Lessons from Warren Buffett on Owner Earnings

We need to address both the multiple and the earnings side of equity prices.

This white paper is the second in a series designed to bring our understanding of the US equity market to the next level. It is best read after its predecessor, “Overview of the Work,” and in particular the overview’s introduction and first section, which focus on recasting the earnings track record. What follows here builds on those and lays out the supporting evidence for their findings, along with much more detail. This paper is organized into two parts, the first and longer part focusing on CAPE-based valuations and the second, shorter part focusing on corporate profit margins. Taken together, the two parts address both the multiple and the earnings side of equity prices.

Part One overview: CAPE-based valuations

The main objective of Part One of this paper is to show how we ensure that both the earnings and price data necessary to compute valuations are as good and consistent as possible. First, we improve the quality of the S&P 500 earnings and price data. Next, we recast accounting practices, which have changed radically since 1871, to a single consistent standard. We also adjust for dispersion. And we replace earnings based on generally accepted accounting principles, or GAAP, with what Warren Buffett calls “owner earnings.” Finally, we subtract investor personal taxes. After those necessary adjustments, we conclude that pre-COVID-19[1] valuations based on the cyclically adjusted price/earnings multiple, or CAPE, were elevated rather than extreme. By contrast, June 2021 valuations were very high, but we will show in the third white paper that they were broadly commensurate with unprecedentedly low interest rates and the below-average risk aversion at that time.

We organize Part One around five questions:

  1. How to improve the dataset for the period before the creation of the Standard & Poor’s 500 index in March 1957, and particularly for the pre-World War II period?
  2. How has GAAP varied over time, and how to adjust the dataset to correct for the variations so as to ensure consistency?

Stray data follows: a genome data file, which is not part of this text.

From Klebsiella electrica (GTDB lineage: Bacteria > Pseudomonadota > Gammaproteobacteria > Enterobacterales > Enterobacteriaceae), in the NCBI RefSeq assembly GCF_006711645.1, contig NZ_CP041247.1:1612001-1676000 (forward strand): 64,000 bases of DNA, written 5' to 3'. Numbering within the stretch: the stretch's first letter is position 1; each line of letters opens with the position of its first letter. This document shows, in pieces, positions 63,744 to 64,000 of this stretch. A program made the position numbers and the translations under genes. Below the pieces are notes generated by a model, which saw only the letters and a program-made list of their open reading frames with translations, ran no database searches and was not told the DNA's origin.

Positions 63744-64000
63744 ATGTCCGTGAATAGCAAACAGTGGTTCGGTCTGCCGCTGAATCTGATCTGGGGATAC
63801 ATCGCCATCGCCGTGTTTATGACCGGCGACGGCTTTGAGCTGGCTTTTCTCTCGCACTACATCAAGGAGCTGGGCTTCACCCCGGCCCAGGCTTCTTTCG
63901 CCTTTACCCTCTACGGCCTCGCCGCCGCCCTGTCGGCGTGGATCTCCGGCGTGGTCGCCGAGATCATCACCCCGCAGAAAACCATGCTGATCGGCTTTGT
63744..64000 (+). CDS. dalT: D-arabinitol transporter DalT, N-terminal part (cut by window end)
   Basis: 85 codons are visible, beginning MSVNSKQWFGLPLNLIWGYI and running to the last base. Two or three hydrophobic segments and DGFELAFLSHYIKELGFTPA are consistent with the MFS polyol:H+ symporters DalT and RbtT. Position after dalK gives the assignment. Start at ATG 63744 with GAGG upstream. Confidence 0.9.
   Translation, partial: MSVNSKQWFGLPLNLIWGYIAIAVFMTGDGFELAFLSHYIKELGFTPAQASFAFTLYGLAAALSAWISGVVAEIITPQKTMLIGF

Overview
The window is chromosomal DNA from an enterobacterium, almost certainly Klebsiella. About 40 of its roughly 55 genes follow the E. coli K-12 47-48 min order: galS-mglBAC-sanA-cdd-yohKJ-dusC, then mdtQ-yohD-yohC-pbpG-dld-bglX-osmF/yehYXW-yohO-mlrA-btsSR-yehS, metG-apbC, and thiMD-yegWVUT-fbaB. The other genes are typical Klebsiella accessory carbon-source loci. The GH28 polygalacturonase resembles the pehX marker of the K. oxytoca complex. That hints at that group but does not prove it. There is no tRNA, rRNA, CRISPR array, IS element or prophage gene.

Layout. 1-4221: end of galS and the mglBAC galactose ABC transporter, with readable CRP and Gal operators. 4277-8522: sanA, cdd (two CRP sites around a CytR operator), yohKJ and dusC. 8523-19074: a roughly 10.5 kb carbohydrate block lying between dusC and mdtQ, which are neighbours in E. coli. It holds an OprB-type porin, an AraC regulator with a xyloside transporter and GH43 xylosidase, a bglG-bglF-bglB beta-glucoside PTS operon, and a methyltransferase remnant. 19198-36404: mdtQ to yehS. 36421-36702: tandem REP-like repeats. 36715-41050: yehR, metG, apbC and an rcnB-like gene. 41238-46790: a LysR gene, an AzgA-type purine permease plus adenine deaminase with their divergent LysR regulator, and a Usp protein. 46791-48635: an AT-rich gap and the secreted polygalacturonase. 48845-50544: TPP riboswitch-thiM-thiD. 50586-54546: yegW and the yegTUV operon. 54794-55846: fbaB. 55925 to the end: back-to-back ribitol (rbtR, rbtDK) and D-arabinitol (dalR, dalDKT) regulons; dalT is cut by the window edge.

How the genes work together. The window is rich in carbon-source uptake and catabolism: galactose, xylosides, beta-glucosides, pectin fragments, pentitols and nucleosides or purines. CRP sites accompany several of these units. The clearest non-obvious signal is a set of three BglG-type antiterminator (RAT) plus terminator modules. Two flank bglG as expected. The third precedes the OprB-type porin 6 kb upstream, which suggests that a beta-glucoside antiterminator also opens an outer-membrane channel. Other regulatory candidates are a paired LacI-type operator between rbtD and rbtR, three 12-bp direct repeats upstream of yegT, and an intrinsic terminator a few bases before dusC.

3. How to calculate dispersion?
  4. How to convert GAAP earnings into owner earnings?
  5. And, finally, how to handle the thorny issue of investor dividend and capital gains taxes, given the wide fluctuations in tax policy throughout the period?

We conclude by considering the implications on CAPE-based valuations.

These five questions are all highly technical. As a result, the first part of this paper is particularly detail oriented. Yet it is this intense attention to detail that allows us to recast the historical track record and put it on a consistent and economically sound footing.

Our results shift the landscape: The existing literature has identified a number of issues challenging the conclusions of the CAPE method made famous by Nobel Prize-winning economist Robert Shiller and others. We address them in Section 2 of Part One and in Appendix B, and we show that their impact is in fact marginal. By contrast, the issues we address in the other sections of Part One of this white paper have rarely, if ever, been mentioned in the literature, yet have a highly significant impact.

Part Two overview: Corporate profit margins

Part Two focuses on bringing to light the corporate profit margin record. To set the context, we reproduce verbatim below the relevant part of the first white paper of this series.

Secular profit margins before corporate taxes are near an 80-year high;[2] the combined corporate and personal tax rate is near an 80-year low; and the margins after all taxes are near a 100-year high.

We assess the dynamics of the rise of pre-all-tax secular margin qualitatively. The results are not surprising. The main drivers are the increased concentration of key industries, the favorable regulatory environment, the benign labor market cost pressures in recent decades, the positive commodity supercycle environment, and the improvement in management quality.

The combined corporate and investor personal taxes are driven by the amount of tax to be collected and the progressivity of the tax system. We note that beliefs about appropriate taxation policy have varied widely over time.

We organize Part Two around four topics: improvements in management quality, other pre-tax factors, changes in tax policy, and apportionment of the margin increase among its three factors.

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[1] Between 2017 and 2019; 2] Margins including cyclical components peaked in 2019.